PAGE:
Press Release of October 30, 2013
Since the beginning of the crisis, large Target 2 positions developed on the balance sheets of the national central banks in the euro area. At the height of this development in the middle of 2012, the German Bundesbank disclosed Target-claims vis-à-vis the ECB amounting to around 750 billion euro. Since then, the balances decreased and currently amount to 570 billion Euro, which is still considerably higher than before the crisis. Should the monetary union break apart or should individual members exit the currency union, the remaining creditor countries would face substantial losses; in this regard the Target-balances represent a risk for the stable countries within the monetary union. However, it is essentially the liquidity injections of the Eurosystem and the use of liquidity via the Target payment system that aim to prevent such a situation. The support of banks in the crisis countries through the liquidity provisions of the European Central Bank, the assistance being also reflected in the large Target imbalances, constitutes a cushion against adverse developments in capital and financial markets. The support in turn provides the time necessary to implement structural reforms as well as fiscal and bankregulatory measures.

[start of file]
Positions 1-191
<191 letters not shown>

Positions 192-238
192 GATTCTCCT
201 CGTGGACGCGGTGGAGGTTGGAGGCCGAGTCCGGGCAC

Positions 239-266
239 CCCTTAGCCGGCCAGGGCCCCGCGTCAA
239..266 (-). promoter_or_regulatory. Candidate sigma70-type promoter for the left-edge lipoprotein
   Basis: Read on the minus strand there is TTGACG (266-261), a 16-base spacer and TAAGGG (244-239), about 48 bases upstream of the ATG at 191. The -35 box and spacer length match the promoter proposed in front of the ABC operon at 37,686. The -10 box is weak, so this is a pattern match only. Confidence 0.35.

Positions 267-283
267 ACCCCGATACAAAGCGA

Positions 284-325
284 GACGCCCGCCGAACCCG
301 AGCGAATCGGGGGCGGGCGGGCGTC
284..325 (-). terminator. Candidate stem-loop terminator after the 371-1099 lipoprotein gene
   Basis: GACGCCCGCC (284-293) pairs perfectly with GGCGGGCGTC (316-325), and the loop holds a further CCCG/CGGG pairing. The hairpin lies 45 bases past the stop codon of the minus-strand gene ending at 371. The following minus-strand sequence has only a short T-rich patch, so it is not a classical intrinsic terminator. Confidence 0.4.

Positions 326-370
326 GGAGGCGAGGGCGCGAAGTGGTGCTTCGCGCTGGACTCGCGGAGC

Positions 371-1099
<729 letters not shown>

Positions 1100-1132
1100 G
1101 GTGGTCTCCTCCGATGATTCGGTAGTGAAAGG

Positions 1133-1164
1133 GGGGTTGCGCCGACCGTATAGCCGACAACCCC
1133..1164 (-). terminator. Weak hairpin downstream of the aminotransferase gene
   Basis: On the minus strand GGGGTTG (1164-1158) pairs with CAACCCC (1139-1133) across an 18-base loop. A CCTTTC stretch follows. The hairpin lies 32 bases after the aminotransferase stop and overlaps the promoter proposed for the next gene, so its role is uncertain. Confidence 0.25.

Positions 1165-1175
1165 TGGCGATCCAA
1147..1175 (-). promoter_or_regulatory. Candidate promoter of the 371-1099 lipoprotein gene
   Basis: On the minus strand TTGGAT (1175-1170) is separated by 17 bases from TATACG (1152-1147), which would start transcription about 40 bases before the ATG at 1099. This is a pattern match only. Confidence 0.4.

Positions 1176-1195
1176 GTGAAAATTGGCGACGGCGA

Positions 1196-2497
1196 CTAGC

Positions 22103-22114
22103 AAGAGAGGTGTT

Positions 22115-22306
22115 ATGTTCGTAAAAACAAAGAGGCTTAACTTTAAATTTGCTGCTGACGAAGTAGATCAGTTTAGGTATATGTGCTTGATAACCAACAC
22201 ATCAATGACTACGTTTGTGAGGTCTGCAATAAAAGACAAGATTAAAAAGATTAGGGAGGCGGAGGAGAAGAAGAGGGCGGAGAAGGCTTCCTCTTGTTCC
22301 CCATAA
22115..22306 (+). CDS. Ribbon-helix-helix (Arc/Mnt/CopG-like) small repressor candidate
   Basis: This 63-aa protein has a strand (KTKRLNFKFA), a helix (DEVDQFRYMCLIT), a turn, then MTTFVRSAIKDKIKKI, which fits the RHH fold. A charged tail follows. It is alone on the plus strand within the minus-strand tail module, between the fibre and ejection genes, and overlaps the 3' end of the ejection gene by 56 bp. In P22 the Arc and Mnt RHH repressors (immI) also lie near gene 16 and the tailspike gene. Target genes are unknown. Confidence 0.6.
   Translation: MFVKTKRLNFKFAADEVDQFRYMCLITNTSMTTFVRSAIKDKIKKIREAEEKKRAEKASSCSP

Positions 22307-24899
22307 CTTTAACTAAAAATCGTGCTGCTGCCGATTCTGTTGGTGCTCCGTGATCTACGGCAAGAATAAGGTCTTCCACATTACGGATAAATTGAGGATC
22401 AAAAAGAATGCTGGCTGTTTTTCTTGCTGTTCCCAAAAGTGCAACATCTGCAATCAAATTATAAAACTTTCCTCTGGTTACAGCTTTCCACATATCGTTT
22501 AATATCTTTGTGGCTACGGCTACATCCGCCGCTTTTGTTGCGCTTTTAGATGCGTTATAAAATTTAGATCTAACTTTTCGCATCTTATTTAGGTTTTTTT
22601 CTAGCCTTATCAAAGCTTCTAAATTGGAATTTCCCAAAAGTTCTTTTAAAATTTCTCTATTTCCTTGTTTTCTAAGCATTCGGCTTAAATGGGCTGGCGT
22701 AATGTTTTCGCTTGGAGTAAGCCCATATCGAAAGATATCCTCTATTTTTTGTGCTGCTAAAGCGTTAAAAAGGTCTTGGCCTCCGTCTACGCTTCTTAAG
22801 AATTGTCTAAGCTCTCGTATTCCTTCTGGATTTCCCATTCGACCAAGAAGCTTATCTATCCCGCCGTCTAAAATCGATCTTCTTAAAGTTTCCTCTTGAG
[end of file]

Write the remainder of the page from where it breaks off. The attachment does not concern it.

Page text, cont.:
Target 2 - the payment system of the Eurosystem - caused a controversial debate in Germany during the recent past. This report reaches the conclusion, that any fear expressed with respect to potentially too large risks for Germany is to a large extent unfounded. Rather, Germany should be regarded as a beneficiary of the Target system. In the course of the crisis, financial risk in the Euro area was, in fact, reduced through Target 2. This was particularly advantageous to both, the German government and German private investors and banks. Since 2007, German investors reduced their exposure in the crisis countries by almost 400 billion Euros, and they still hold assets in these countries worth around 740 billion Euro.